Let me get back to the main issue. The Clathrate Gun Hypothesis was described in 2004 by James Kennett and others, and it forecast a runaway release of methane. Some methane gets released, that heats the atmosphere and so more methane gets released, and so on. The positive feedback is the same process which operates in explosives, including those in guns. We could get a significant amount of the methane from the clathrates into the atmosphere in a decade or less. Moreover, underneath the methane clathrates is methane gas under pressure, just what you need in a gun. As soon as the thick and impervious clathrate layer above the methane is gone, this gas escapes into the atmosphere as well. Buffett and Archer estimate there is 2,000 billion tonnes of this hot compressed methane gas, more than half the amount frozen in the clathrates.

Of course we don't know when this process will start. It could be triggered by warming in the Tundra, or temperature increases in the oceans.

One possibility is found on the Climate 2012 website. I quote: 'Based on the seismic record, Thomas predicts a methane blowout north of the Unimak Island on January 15th, 2010, at 165-west, 55-north. Unimak Island is west of Alaska and there is a shallow deposit of methane clathrate just north of it. If Kenneth Thomas and his supercomputer are right, the alignment of the planets of the tectonic plates on the 15th will stimulate an earthquake which will dislodge or melt the nearby clathrates. If this blowout is the trigger for the Clathrate Gun, then we don't have to worry about post-Kyoto, and we've all got about 12 months to hoard supplies and weapons. I hope he is wrong, and I suspect that deep down, he does too.

I want to suggest a different trigger. My candidate is the Gulf Stream, the oceanic conveyer which moves warm water from the Gulf of Mexico to the North Atlantic, where it warms Scotland and Scandinavia, and keeps the North Sea from freezing over. The water flow is 80-million tonnes per second, about 100 times the flow of the Amazon and all the other rivers which flow into the Atlantic. The amount of heat moved by the Gulf Stream is similarly colossal. It is 1400-billion kilowatts, roughly 700 times the world electricity production. If you could capture the energy flow for an hour, and convert it all to electricity, you could supply Australia's electricity needs for five years.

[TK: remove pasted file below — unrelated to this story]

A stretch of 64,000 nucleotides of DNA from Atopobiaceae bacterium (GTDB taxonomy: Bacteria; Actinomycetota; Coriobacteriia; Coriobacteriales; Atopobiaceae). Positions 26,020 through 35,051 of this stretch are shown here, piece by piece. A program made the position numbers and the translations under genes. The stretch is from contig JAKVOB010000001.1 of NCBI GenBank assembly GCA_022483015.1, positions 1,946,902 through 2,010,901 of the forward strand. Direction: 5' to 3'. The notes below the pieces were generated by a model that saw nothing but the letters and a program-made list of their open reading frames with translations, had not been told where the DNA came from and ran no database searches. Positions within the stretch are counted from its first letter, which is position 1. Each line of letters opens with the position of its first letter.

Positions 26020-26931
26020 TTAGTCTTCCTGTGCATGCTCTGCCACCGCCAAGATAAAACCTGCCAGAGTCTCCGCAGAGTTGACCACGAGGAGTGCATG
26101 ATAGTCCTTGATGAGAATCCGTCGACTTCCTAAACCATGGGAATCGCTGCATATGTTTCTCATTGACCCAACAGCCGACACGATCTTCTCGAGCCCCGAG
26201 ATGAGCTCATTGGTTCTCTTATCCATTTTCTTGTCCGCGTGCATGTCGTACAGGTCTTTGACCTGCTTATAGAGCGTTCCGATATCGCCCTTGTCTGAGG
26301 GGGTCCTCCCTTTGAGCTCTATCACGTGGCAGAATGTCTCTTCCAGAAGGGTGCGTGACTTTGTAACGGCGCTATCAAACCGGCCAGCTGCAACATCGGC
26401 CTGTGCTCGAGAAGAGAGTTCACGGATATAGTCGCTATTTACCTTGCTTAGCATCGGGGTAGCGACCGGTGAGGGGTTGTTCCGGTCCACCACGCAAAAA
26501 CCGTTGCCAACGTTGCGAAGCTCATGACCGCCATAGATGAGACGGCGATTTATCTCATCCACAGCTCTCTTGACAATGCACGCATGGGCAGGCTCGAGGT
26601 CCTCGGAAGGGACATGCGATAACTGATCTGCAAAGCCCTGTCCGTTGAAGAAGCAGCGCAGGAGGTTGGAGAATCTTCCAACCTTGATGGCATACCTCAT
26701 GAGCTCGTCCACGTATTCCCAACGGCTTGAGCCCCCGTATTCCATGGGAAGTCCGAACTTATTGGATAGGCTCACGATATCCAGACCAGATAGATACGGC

Recent broadcasts about the Gulf Stream talk about the changes which will hit Europe if and when the Gulf Stream stops. They will be massive. The latitude of London is 52 degrees. Compare that with the latitude of major towns in North America, like Calgary at 51 degrees and Edmonton at 53 degrees. Be in no doubt, if the Gulf Stream stops, the North Sea will freeze all the way down to Holland.

All that talk distracts your attention from the other end of this heat pipe. If the heat is not moved, the place where it was obtained will get hotter. This means that if the Gulf Stream slows down, the deep sea temperature in the Gulf of Mexico will rise. Suppose the Gulf Stream slowed down by 20%. This slow down would reduce the removal of heat from the Gulf of Mexico and surrounding areas by 280-billion kilowatts, 140 times the world's electricity production. You can count on seeing the effect of that. The sea will evaporate more water and power stronger hurricanes, and the deeper water will warm up.

You might think a 20% slow down is so remotely unlikely you need not worry about it. You would be wrong. Five years ago, Dr Bill Turrell of the Marine Laboratory in Aberdeen is reported as having observed exactly that. Armed with this information the origin of the strength of Hurricane Katrina is obvious. The weaker Gulf Stream had not removed the heat from the water in the Gulf of Mexico and the increased evaporation created the extra strength in Katrina and in the more recent Ike tornado. Unless the Gulf Stream flow picks up, the United States must expect more events like that.

What has this got to do with methane and those unpronounceable clathrates, you ask. Well it turns out there are a lot of clathrates on the sea floor in the Gulf of Mexico. One particular deposit is estimated to store 10 cubic kilometres of methane on its own. Now hurricanes are bad, but what is worse is that the heat is likely to melt these deposits, and if the surface temperatures are already close to 30-degrees Celsius, how long will the water temperature at the sea floor stay close to 15 degrees Celsius? Once the temperature gets too high, the ices melt. That will release hundreds of cubic kilometres of methane presently sitting on the sea floor in the Gulf. The trigger for the Clathrate Gun might be just south of New Orleans.

So what can we do about this impending Armageddon? I recommend two things. Firstly, we want research to find out which clathrates are in danger of releasing methane, and how much, and when. Secondly, the world should encourage Japan to pursue its exploratory attempts to mine the sea floor clathrates. If they could just mine the deposits likely to melt, we might be able to stave off the looming extinction level event. Our government can help with these activities. They need to be encouraged to provide that help.

Robyn Williams: So, that's one of those clear examples of a positive feedback mechanism people refer to when speaking of the urgency, when tackling climate change. There could be a point beyond which you simply can't do anything because the chaos is too huge.

Geoff Hudson in Melbourne is a computer specialist.
Anonymous Coward (OP)